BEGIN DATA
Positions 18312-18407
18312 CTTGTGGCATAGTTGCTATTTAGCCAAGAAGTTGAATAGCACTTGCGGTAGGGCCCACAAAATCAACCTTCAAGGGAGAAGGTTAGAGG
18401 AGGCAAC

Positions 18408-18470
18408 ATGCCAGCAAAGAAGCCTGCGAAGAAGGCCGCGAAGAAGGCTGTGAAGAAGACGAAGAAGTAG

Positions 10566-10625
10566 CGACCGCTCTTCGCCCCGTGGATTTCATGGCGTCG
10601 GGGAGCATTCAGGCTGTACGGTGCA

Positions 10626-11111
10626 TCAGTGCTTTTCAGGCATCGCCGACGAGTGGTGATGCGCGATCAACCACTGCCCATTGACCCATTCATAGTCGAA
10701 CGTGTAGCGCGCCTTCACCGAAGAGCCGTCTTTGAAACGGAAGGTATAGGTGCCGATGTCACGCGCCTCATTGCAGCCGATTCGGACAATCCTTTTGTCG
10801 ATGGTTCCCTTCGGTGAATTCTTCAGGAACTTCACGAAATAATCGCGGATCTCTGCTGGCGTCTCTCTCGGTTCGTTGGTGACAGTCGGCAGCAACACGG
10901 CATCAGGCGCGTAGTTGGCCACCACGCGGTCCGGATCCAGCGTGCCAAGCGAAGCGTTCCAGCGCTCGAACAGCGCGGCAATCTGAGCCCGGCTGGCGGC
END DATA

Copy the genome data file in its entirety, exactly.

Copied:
Positions 18312-18407
18312 CTTGTGGCATAGTTGCTATTTAGCCAAGAAGTTGAATAGCACTTGCGGTAGGGCCCACAAAATCAACCTTCAAGGGAGAAGGTTAGAGG
18401 AGGCAAC

Positions 18408-18470
18408 ATGCCAGCAAAGAAGCCTGCGAAGAAGGCCGCGAAGAAGGCTGTGAAGAAGACGAAGAAGTAG

Positions 10566-10625
10566 CGACCGCTCTTCGCCCCGTGGATTTCATGGCGTCG
10601 GGGAGCATTCAGGCTGTACGGTGCA

Positions 10626-11111
10626 TCAGTGCTTTTCAGGCATCGCCGACGAGTGGTGATGCGCGATCAACCACTGCCCATTGACCCATTCATAGTCGAA
10701 CGTGTAGCGCGCCTTCACCGAAGAGCCGTCTTTGAAACGGAAGGTATAGGTGCCGATGTCACGCGCCTCATTGCAGCCGATTCGGACAATCCTTTTGTCG
10801 ATGGTTCCCTTCGGTGAATTCTTCAGGAACTTCACGAAATAATCGCGGATCTCTGCTGGCGTCTCTCTCGGTTCGTTGGTGACAGTCGGCAGCAACACGG
10901 CATCAGGCGCGTAGTTGGCCACCACGCGGTCCGGATCCAGCGTGCCAAGCGAAGCGTTCCAGCGCTCGAACAGCGCGGCAATCTGAGCCCGGCTGGCGGC